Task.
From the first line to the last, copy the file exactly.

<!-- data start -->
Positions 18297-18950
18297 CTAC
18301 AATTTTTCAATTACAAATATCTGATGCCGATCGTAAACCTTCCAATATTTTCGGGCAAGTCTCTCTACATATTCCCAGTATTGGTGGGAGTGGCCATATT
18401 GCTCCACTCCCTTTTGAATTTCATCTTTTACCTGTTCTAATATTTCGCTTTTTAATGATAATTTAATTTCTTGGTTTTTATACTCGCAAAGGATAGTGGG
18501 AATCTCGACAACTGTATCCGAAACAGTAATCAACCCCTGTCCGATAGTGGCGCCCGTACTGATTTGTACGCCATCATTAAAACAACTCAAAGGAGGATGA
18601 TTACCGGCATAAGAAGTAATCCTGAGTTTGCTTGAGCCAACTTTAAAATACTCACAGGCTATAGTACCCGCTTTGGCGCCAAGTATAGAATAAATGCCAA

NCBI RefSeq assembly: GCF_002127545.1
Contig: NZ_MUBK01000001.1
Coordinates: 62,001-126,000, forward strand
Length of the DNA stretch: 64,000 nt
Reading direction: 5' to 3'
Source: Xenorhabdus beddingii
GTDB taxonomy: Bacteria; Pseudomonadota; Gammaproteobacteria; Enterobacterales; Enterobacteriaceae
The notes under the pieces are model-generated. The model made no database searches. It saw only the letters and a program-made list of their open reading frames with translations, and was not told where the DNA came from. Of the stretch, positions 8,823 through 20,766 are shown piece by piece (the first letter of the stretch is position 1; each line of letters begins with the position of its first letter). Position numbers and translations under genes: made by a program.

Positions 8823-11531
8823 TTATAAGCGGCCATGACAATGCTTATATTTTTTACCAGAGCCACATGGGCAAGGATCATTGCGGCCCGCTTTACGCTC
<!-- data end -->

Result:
Positions 18297-18950
18297 CTAC
18301 AATTTTTCAATTACAAATATCTGATGCCGATCGTAAACCTTCCAATATTTTCGGGCAAGTCTCTCTACATATTCCCAGTATTGGTGGGAGTGGCCATATT
18401 GCTCCACTCCCTTTTGAATTTCATCTTTTACCTGTTCTAATATTTCGCTTTTTAATGATAATTTAATTTCTTGGTTTTTATACTCGCAAAGGATAGTGGG
18501 AATCTCGACAACTGTATCCGAAACAGTAATCAACCCCTGTCCGATAGTGGCGCCCGTACTGATTTGTACGCCATCATTAAAACAACTCAAAGGAGGATGA
18601 TTACCGGCATAAGAAGTAATCCTGAGTTTGCTTGAGCCAACTTTAAAATACTCACAGGCTATAGTACCCGCTTTGGCGCCAAGTATAGAATAAATGCCAA

NCBI RefSeq assembly: GCF_002127545.1
Contig: NZ_MUBK01000001.1
Coordinates: 62,001-126,000, forward strand
Length of the DNA stretch: 64,000 nt
Reading direction: 5' to 3'
Source: Xenorhabdus beddingii
GTDB taxonomy: Bacteria; Pseudomonadota; Gammaproteobacteria; Enterobacterales; Enterobacteriaceae
The notes under the pieces are model-generated. The model made no database searches. It saw only the letters and a program-made list of their open reading frames with translations, and was not told where the DNA came from. Of the stretch, positions 8,823 through 20,766 are shown piece by piece (the first letter of the stretch is position 1; each line of letters begins with the position of its first letter). Position numbers and translations under genes: made by a program.

Positions 8823-11531
8823 TTATAAGCGGCCATGACAATGCTTATATTTTTTACCAGAGCCACATGGGCAAGGATCATTGCGGCCCGCTTTACGCTC